Lish Kennedy, VP of global brand marketing
Lish Kennedy joined Vrbo as vice president of global brand marketing in August after three years at Etsy in a similar position.
For our November theme, PhocusWire talks to marketing chiefs on the challenges of their roles and the impact of technology and data on travel marketing.
In March, Vrbo announced a rebrand – changing both the
logo and style/pronunciation of the brand. Can you walk me through the
reasoning behind this and how the rebrand came about?
VRBO has been a strong, memorable and beloved brand
among travelers and vacation home owners since 1995. Over the years, we noticed
that many of our customers were pronouncing the name “ver-boh” instead of
“V-R-B-O.” Based on that insight, our team conducted research and discovered
that “ver-boh” is easier to remember and easier to pronounce in other
languages, so we decided to officially change the pronunciation.
Our purpose of
connecting travelers with the people and places they love has always remained
the same, but our business has evolved and grown tremendously over the years.
It was time to refresh our brand to better reflect that we’ve become both a
household name in travel and a modern technology company.
In addition to
changing the pronunciation, we introduced a bold new logo that was inspired by the
colors, patterns and shapes we see when traveling. Vacations are dynamic, exciting
and memorable and we wanted our new brand to represent that.
Another part of the rebrand is the incorporation of
HomeAway into Vrbo. Why is this significant from a marketing perspective?
The HomeAway brand still exists, and travelers and
vacation home owners can still find, book and manage their bookings through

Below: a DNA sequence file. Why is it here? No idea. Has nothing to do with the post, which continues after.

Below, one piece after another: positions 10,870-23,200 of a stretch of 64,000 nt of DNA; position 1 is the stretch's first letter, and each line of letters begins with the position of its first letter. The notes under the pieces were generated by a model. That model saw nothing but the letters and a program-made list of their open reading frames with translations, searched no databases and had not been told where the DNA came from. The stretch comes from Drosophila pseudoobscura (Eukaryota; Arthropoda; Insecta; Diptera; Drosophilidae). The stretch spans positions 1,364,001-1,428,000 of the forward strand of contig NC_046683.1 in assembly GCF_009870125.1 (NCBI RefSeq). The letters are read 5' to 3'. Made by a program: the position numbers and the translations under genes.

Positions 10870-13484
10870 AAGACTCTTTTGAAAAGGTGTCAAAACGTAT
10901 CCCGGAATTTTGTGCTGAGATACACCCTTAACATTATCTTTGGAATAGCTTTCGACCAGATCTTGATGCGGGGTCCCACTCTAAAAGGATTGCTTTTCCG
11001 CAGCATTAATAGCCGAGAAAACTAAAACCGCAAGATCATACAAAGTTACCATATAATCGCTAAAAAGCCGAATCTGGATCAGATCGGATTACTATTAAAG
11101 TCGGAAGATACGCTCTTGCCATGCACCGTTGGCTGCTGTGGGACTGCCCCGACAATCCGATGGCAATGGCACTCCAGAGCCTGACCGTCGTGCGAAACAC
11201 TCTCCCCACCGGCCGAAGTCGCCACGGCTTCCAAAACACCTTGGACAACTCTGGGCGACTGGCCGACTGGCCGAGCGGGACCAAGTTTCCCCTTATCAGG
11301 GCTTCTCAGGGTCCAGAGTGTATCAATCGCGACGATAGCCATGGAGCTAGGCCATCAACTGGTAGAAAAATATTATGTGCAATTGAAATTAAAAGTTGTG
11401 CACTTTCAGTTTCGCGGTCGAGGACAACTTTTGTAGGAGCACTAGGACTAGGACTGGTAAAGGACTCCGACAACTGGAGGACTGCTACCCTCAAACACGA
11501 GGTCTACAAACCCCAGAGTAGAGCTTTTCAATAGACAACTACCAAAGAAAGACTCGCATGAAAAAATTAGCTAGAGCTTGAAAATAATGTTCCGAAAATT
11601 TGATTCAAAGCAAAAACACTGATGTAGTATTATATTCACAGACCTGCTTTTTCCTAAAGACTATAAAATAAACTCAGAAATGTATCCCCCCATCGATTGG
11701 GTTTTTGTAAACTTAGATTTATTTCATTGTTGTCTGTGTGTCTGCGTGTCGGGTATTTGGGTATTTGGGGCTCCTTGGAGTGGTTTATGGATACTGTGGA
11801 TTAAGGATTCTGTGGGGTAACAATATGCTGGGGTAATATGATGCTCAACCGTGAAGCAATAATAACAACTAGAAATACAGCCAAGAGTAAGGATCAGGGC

HomeAway.com and the HomeAway mobile app, but we are putting our marketing
investment and energy behind Vrbo.
By focusing on Vrbo as our primary vacation
rental brand, we can make a much greater impact and reach more customers on a
With that, why Vrbo instead of HomeAway – which is
arguably easier to pronounce – as the marquee brand?
Ever since HomeAway acquired VRBO in 2006, VRBO
remained a strong, memorable and beloved brand among our customers despite
minimal marketing investment. In 2018, we implemented our first VRBO U.S.
marketing campaign and the results blew us away.
In fact, it proved to be more
effective than our previous HomeAway campaigns. This reinforced our decision to
move forward with Vrbo as the marquee brand.
What campaigns – TV, digital, etc. – did you launch in
coordination with the rebrand, and how have those played out so far?
In conjunction with the rebrand, we launched a digital
and TV ad campaign called “Vrbo Find Me A Match,” which tells a story of
three different groups finding the perfect vacation home that suits their
unique needs. The ad was directed by Todd Strauss-Schulson and produced by
Prettybird and Vrbo’s internal creative team. The ad combines colorful visuals,
fun choreography and a catchy jingle that showcases the new Vrbo pronunciation
and it’s one of our favorite commercials to date.
an SEO perspective, what has Vrbo had to do as a result of the name change and
integration, given HomeAway has a search content history of its own?
As a U.S. brand, Vrbo consistently outperformed
HomeAway as a search term based on Google Trends data. Vrbo also accounted for
the majority of our U.S. business.
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When we tested recall of the Vrbo brand
globally, it proved to be more memorable and easier to pronounce, so
streamlining our marketing efforts and investing in a single recognizable brand
was the right decision for us.
How is the rebrand intended to position Vrbo against more
colloquial brands in the private accommodation space such as Airbnb?
Vrbo has helped families travel better together for
almost 25 years and even though our brand has a new look and feel, our
commitment to giving families memorable vacations has not changed. We are not
the only vacation rental player in the market, but we are distinctly focused on
matching families with amazing places to stay and giving them ample space and
privacy that allows them to spend quality time together.
Given the recent news about “party houses” and some of
the potentially very serious consequences in private accommodations, what role
does marketing play in communicating how a brand plans to approach such issues?